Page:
Allison takes this approach — a combination of gratitude and fortitude — to his work. “You always reap what you sow,” he says.
Feeding the bull
That sometimes means being a contrarian. His strategy is to “feed the bull, rather than getting on it and riding it.” In other words, it is to “create wealth on a per-share basis, for a long period of time, in moderation.” Rather than taking Comstock Resources on a growth path that is rapid and risky, he has guided it to growth that is steady and strong. The success of the strategy is clear. In 2008, Comstock Resources’ stock price outperformed all exploration and production peers on the NYSE.
None of this is to suggest that the company has avoided challenges. But like the marathon runner he is, Allison simply has taken those challenges in stride. “In life, when you have a giant problem you can either run away from it, which means you haven’t handled it, or you address it,” he says. “As a corporate executive, you evaluate your problem. You don’t run away from it.”
Determination and focus are at the heart of Allison’s personal and business philosophy, as is a deep appreciation for the gifts he has been given. But as appreciative as he is of the experiences that have formed him, he does not dwell on the past. He is committed to doing the right thing right now.
“Every day you wake up, that day is a gift,” he says. “You are not guaranteed tomorrow, and yesterday is history. You have today. So do your very best today. Just focus on what you are supposed to do today.”
Ernest Rady - Chairman, Insurance Company of the West
When Ernest Rady moved from the windswept prairies of Winnipeg, Manitoba, to the warmer, gentler climate of San Diego some 40 years ago, he proved that the old adage about real estate still rings true: it’s all about location, location, location. Read more
In San Diego, Rady began investing in real estate and other local companies, setting the stage for a business career in which he simultaneously ran three large enterprises: a real estate business, a banking and thrift operation and an insurance trust company.
But ask Rady how he could find the time to capably oversee three companies at the same time, and he adds another ingredient to his formula for success: it’s all about people, people, people.
Following that formula is one of the reasons Rady built an investment portfolio that ultimately brought him significant wealth and financial success as one of San Diego’s leading businessmen. And it’s why he’s still finding success in virtually every venture he’s started.
For Rady, the initial motive to move to San Diego, however, was prompted more by a desire to escape the cold and to find a healthier environment for his wife.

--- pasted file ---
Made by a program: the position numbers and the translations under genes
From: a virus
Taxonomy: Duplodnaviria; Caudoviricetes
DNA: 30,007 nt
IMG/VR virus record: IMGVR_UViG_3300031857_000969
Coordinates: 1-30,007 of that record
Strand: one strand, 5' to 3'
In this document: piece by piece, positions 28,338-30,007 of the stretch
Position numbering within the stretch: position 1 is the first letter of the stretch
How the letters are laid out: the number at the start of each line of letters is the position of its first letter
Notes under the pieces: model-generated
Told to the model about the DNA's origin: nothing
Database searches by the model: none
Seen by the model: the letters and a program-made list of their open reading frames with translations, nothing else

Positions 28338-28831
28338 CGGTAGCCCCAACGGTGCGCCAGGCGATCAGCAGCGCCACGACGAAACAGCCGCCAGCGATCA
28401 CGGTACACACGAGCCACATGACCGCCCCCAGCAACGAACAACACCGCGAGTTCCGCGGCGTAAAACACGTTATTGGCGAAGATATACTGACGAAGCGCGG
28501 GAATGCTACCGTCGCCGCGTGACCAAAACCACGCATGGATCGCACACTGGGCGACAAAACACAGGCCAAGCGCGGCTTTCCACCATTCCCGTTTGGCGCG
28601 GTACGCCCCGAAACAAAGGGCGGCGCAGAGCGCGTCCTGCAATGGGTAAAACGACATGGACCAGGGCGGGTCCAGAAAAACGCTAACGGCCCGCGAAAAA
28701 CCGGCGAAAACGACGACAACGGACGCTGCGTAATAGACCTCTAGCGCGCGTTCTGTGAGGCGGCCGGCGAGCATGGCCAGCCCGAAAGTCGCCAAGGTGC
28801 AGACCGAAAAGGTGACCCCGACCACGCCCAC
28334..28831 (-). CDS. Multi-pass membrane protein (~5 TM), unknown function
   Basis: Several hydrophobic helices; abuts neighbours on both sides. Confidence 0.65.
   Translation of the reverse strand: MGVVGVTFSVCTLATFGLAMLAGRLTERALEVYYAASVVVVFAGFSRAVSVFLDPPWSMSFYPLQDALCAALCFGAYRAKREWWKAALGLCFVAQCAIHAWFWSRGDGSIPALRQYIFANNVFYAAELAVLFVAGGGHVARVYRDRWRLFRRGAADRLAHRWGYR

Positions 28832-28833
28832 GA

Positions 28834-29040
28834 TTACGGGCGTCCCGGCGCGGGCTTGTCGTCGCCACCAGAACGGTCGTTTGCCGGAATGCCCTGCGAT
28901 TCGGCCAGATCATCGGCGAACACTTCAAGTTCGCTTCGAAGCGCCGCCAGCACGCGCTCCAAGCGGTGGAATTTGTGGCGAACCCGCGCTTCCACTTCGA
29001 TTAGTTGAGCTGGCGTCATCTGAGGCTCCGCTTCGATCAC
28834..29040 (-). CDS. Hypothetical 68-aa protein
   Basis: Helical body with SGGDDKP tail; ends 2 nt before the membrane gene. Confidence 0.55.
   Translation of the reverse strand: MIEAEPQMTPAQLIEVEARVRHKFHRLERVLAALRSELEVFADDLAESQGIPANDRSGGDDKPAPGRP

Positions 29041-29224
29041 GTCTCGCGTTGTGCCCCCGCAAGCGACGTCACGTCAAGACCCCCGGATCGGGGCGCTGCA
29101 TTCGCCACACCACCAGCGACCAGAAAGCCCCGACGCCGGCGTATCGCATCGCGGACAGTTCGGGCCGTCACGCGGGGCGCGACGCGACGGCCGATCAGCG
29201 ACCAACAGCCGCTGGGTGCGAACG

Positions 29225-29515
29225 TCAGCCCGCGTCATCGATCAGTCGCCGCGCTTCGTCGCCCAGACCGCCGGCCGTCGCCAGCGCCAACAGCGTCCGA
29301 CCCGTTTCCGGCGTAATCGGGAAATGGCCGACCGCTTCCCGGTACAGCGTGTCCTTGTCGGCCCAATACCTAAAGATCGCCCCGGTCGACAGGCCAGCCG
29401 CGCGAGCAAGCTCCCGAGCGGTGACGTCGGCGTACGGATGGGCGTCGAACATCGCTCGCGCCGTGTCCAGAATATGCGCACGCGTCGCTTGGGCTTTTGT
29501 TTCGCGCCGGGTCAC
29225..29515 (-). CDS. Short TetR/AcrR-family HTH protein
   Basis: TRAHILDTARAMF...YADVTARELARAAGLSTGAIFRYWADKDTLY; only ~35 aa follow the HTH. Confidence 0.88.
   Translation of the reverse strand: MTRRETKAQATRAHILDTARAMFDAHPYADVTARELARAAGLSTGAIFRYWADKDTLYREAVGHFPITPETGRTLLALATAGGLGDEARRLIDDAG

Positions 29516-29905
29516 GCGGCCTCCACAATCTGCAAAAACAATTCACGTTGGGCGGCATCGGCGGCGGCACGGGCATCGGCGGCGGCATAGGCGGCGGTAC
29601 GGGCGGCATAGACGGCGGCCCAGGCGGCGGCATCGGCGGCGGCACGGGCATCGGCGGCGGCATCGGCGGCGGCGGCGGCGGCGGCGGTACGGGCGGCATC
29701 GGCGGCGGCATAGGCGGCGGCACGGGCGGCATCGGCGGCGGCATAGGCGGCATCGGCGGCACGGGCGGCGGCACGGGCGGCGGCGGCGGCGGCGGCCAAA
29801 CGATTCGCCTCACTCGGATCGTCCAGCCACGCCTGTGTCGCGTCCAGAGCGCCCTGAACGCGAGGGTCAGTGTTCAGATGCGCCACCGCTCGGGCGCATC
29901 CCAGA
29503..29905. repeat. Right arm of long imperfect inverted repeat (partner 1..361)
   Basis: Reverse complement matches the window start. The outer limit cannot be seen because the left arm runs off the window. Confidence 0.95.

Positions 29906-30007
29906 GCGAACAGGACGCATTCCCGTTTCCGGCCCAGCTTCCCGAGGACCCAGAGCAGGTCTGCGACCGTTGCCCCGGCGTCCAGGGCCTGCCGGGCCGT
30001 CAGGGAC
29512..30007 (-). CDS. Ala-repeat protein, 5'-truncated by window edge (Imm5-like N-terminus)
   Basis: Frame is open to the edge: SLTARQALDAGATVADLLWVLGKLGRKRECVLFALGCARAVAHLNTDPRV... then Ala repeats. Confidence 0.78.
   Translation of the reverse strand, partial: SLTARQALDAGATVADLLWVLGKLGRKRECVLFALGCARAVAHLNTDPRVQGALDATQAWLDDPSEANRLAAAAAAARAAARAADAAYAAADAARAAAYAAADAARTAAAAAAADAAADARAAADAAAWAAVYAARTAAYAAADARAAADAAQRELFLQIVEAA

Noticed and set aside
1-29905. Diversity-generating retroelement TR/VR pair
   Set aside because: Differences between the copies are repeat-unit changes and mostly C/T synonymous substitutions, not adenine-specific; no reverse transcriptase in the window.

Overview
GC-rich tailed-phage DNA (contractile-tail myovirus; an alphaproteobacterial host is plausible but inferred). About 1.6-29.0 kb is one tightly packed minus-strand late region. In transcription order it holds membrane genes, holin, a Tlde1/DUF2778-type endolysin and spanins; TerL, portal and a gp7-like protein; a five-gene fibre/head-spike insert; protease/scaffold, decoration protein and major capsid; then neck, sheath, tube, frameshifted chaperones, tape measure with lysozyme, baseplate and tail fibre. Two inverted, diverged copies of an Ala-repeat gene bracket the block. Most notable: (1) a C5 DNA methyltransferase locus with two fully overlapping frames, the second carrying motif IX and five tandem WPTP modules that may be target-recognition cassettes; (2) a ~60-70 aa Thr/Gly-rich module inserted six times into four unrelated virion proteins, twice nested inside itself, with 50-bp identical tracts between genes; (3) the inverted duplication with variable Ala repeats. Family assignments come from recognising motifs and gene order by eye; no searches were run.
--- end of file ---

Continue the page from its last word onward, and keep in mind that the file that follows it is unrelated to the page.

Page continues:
Escaping from Siberia
“Winnipeg has the same climate as Siberia,” Rady says. “I never liked the cold, and when I read that my wife’s asthma medicine would make her life very difficult, I knew we had to move somewhere warm.”
Although Rady had been running his family’s affairs ever since his father suffered a stroke when Rady was only 15, his career had yet to really hit its stride. That left him free to consider moving to several cities in the Southwestern US. He and his wife eventually settled on San Diego.
Using funds inherited from his father, who was an ob-gyn doctor, and other investments in oil and gas companies in Western Canada, Rady began looking for investment opportunities in the San Diego area.
One of the first opportunities he came across was a real estate developer who needed $35,000 to finish an apartment building in El Cajon, Calif. Rady trusted the developer and invested the money, finishing the building and renting all the units. That led to buying the next vacant lot on the street and then another, starting a successful string of real estate investments that eventually led to the formation of American Assets, now one of the largest real estate groups in the San Diego region.
“We’ve always concentrated in areas in which real estate entitlements were hard to come by,” Rady explains. That strategy limited overdevelopment in those regions. He adds that American Assets also priced most of their units to be affordable for the middle class, ensuring high occupancy rates, even in today’s market.
Sold for $4 billion
Flush with the growing profits of American Assets, Rady next invested in a radio station before buying a major interest in Morian Pacific, a small thrift and loan insurance operation. He grew to know and admire the members of the management team, who were let go when the company was acquired a few years later. So he hired them to run a new start-up company: Western Thrift and Loan.
Starting out with only $850,000 in capital, the company began operations in a trailer in Orange County. It soon outgrew the trailer, eventually becoming a billion-dollar-plus enterprise called WestCorp. In 2004, Rady sold the company for $4 billion, to Wachovia, now part of Wells Fargo.
After founding WestCorp, Rady continued to diversify, launching the Insurance Company of the West in 1971 to focus on the underwriting of select commercial insurance risks in California.
It’s all about people
Asked to define a common thread that connected his four major business areas, including oil and gas, Rady doesn’t hesitate to point to the people he hired to run those businesses.
“My role was to allocate capital and resources, I knew better than to be the day-to-day manager,” Rady says. “I could do that because I have a good feel for people, and know how to help them steer the business in the right direction.”